Anup Kumar, senior staff engineer at Stryker, spoke about the modalities in orthopaedics, data collection in healthcare, and making most of the available data during his session at the Machine Learning Developers Summit (MLDS) 2021.
Michigan-headquartered Stryker is one of the world’s leading medical technology companies with offices across the world, including India. Stryker offers products and services in Orthopaedics, Medical, Surgical, Neurotechnology and Spine related areas.
Trauma, Fractures & Their Classification
“A trauma situation is a fracture resulting from accidents. Trauma is an emergency situation and not a planned surgery. Hence CT Scans do not come into play. Such patients are directly taken to the operation theatre. Hence modality considerations in such situations have to be in situ,” said Kumar.
Once we have the fracture report through X-ray, the next step is to classify the fracture as per AO format. The AO Classification of fractures is a system for categorising bone fractures, first introduced in 1987.
To study the AO class reliably, few things must be taken into account:
- Location of the fracture
- The viewpoint–anterior/posterior (AP) and medial/lateral (ML)
- Whether any hardware inserted or not
The first and the foremost step in AO classification is data collection.. “We go web scraping across different images and collect samples. There are legal implications for commercial projects because it is very hard to trace the copyrights for these kinds of images. The safest bets for a commercial project is to go to the hospital or build a relationship with the hospital, get the dataset from them with a contract,” said Kumar.
Personal Health Information (PHI) is a legal consideration dealing with all the information associated with the data involving the patient’s identity or the nature of the care given. “As long as we can remove these pieces of information from the images, we are good to go. This is called anonymisation,” said Kumar.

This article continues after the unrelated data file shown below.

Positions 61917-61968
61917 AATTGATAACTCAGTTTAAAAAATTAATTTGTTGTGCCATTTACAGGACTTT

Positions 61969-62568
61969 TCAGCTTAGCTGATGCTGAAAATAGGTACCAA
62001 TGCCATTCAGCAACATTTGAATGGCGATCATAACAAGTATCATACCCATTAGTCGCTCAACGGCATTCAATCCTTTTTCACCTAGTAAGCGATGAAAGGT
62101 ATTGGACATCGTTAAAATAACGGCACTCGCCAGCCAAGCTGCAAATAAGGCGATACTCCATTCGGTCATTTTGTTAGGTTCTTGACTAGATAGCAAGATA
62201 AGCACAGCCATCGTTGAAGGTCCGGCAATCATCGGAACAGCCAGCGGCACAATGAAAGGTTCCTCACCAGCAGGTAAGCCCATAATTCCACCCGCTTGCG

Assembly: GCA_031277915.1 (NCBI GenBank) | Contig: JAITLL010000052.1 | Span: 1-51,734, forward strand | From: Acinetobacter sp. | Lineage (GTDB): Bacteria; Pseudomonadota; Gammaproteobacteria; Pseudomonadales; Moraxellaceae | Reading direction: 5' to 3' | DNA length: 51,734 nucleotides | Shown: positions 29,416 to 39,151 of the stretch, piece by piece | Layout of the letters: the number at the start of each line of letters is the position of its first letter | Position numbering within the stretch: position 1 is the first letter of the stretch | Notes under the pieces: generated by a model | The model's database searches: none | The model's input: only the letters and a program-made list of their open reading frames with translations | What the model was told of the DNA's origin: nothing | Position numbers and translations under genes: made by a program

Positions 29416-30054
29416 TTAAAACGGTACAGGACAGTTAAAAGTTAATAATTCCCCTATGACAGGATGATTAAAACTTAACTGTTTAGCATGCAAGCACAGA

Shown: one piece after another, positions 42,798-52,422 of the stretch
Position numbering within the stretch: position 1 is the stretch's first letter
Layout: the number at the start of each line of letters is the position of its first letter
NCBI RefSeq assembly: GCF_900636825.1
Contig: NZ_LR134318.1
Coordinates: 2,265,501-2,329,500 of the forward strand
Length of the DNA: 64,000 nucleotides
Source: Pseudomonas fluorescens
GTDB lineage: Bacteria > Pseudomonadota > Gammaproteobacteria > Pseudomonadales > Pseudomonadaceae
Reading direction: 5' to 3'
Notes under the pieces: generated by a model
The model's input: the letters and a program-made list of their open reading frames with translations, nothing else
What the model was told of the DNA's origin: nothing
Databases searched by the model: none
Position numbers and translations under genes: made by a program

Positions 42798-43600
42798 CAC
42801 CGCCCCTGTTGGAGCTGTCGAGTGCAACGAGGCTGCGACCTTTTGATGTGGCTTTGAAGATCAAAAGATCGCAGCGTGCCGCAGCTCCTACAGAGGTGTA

Obtaining data is just the tip of the iceberg. The collected data may pose further challenges, such as imbalances in the AO sets and lack of viewpoints and information.
Kumar said, “Getting information for all the AO classes for the literature is difficult. The next challenge is how to get accuracy with a very small amount of data.”
The solution to this problem is data augmentation, a common strategy used to increase the diversity of the data without having to collect new data. However, Kumar cautioned that even with data augmentation techniques, there might be a few drawbacks such as lack of viewpoint variation (AP and ML), hardware exclusion and inclusion for different AO classes, etc.
Within data augmentation, a technique called Mixup is used to generate weighted combinations of random image pairs from the training data. “Mixup helps in creating data samples during training itself. It helps in making new data samples from the same AO class. However, the challenge is knowing whether you are getting a realistic image that is medically viable,” said Kumar.
Data Generation Using GANs
Traditional data generation using GANs has a few shortcomings, including repeated prediction of the same sample, conversion problems, and missing component number in generated images. GANs must be used carefully for medical images to control context.
The medical community uses a different approach. “We will take a simulated x-ray. Here we collect CT scans instead of x-rays. CT Scans are converted to simulate x-ray projection classes to create synthetic versions. These are called Digitally Reconstructed Radiographs (DRRs). In this, generally, we use average intensity projection and maximum intensity projection. The advantage with this method is that you can add density, giving you close to real image output,” said Kumar.
The DRRs are then fed to cycleGAN to obtain a real image.
Credit: Anup Kumar
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I am a journalist with a postgraduate degree in computer network engineering. When not reading or writing, one can find me doodling away to my heart’s content.